Itís time once again for another well circulated, world-famous, all important, social diatribe by the ruler and master of all things pop cultureóexcept for anything regarding country music, country movies, anything outside of New York City that isnít covered on the WB morning news program and pretty much anything else that Iíd actually have to get up off my ass and research. This weeksí rant tackles the subject of misery and inspiration and the link between them.
Have you every listened to a particularly emotional piece of music and felt a chill run down your spine? Or watched a movie that made you cry? Or read a book that had you skipping pages because it was just too difficult to read? Have you ever done any of these things even if the subject matter has nothing to do with you, not even in the slightest? Well, I have. Iíve listened to songs about uncaring parents and watched movies about losing loved ones and read books about painful events that Iíve had the good fortune not to have ever experienced, and still, I felt that chill, that tear, and that discomfort. In short, I related, even though I probably could never reallyónot fully, anyway. And you know what, those books, movies, songs, are the ones that I consider to be among the best of the best of their medium.
Now maybe that just makes me crazy, or maybe others have felt the same thing. And why would that be? Why would someone elseís pain affect us so? Why do painful situations resonant so potently in songs, movies and books? I donít know exactly, but I have my theories. One of those theories is that pain is the greatest muse for a creative person, that if a person can successfully convey their pain in print, song or film, that pain will illicit a response in just about everyone, and that creation will last in the memories of the audience.. Why? Because the best creations come from a damaged heart and that kind of emotion can not be contained to just the person that experienced it. Pain needs to be shared or it will destroy a person. It needs to be expressed, either through words or some other medium.
Take for example the success of the band No Doubt. They were around for a while before they finally hit it big with Tragic Kingdom. And what inspired Tragic Kingdom? The emotional turmoil of leader singer Gwen Stefani after having her heart broken by her boyfriend and fellow band member, (whatever his name is).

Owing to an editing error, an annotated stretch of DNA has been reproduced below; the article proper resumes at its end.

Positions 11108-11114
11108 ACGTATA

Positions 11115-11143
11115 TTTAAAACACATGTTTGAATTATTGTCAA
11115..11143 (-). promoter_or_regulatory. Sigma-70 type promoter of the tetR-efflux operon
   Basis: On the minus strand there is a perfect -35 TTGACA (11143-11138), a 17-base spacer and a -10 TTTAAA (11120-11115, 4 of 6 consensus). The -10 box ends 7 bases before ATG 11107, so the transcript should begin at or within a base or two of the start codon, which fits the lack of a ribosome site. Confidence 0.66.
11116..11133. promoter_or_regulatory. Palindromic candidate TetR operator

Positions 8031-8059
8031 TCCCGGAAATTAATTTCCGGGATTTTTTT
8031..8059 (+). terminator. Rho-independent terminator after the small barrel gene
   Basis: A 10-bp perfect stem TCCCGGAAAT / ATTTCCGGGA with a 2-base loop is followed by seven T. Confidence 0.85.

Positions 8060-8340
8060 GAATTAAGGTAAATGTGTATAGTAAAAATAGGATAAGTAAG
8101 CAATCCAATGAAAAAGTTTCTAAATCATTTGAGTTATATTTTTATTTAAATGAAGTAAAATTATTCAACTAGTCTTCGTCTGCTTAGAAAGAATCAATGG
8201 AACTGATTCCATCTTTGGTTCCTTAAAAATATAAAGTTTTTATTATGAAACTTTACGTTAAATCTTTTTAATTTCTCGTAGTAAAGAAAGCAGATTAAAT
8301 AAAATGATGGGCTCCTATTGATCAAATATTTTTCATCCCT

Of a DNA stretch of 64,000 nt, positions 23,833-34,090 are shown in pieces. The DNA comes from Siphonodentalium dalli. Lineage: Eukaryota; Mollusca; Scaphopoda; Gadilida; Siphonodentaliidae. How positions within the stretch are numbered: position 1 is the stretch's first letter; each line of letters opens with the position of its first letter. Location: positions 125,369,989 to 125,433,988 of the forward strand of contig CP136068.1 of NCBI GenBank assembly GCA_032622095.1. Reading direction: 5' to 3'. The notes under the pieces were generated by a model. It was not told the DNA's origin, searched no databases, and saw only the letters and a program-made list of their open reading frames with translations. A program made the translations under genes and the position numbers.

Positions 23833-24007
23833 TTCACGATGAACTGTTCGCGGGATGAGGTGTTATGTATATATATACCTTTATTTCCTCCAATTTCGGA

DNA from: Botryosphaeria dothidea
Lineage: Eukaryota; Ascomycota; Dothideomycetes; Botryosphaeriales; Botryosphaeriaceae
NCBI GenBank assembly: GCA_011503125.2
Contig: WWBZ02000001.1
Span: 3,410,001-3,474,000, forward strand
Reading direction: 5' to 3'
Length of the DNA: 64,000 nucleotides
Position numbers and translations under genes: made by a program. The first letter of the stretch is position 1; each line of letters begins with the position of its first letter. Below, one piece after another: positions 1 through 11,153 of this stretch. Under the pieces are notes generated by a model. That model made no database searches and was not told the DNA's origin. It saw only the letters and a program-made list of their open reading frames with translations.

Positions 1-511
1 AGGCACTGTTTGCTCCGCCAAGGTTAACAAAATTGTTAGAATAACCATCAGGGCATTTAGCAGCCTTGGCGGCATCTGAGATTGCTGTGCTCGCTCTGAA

Think about every tragic hero story youíve ever read or seen. Didnít they grab you and hold on to you like nothing else? Wasnít the idea of their early demise or downfall tragic, but at the same time, somehow beautiful and romantic? Didnít it invoke in you a sense of envy toward that character? Of course it did. But without the tragedy, without the death, the downfall, the hero isnít so heroic, theyíre just people that got lucky and managed to squeak away clean. It kills the emotional rush if you know that the person will live on to another day, put down their swords, hang up their boxing gloves and just grow old and die, happy and content that they did the right thing sixty years ago. Doesnít that sound like fun?
Some of the best things Iíve ever written, were written when I was an angst-ridden, overly charged teenager. Of course back then my work lacked direction, structure and controlómaybe it still doesóbut the emotions that I poured into my poems, essays and other works were damned fantastic, if I do say so myself. And they flowed out of my pimply head with hardly any effort. Now, as a semi-normal, slightly insane mutant, I have to really work to get myself into the mindset of an emotional disturbed character or to write a powerfully emotional scene.
And it doesnít stop with entertainment, either. Think back to your friends, not the cheap, no-frills friends, but the true friends, the ones that will last, the ones that you could leave for years and come back like nothing ever changed. Think back and tell me that that friendship wasnít forged or strengthened or somehow altered by a traumatic event, a mutually painfully experience or simply by a sharing of some locked away pain. You probably canít, because things like that form bonds, bonds that donít change or go away, bonds thatóduhóbond you to one another. You may change, they may change, the world may change, but the relationship you have will never truly changeónot completely, not in the way that counts. Example, one of my best friends and I used to hate each other, literally, hate one another. It wasnít until he was screwed over by a disappearing act of a girlfriend that we actually started talking seriously to one another. Having been a social leper for most of my non-college educational periods, I knew a thing or two about feeling like sh#t and being rejected. We bonded, and, without sounding like a hallmark card for Brokeback Mountain, weíll always have a friendship no matter how we change throughout our lives. Hell, even when I canít stand him, and when I regularly threaten to kill him, heís still my friend.
Alright, thatís as feminine as Iím going to get for this rant. You get the message.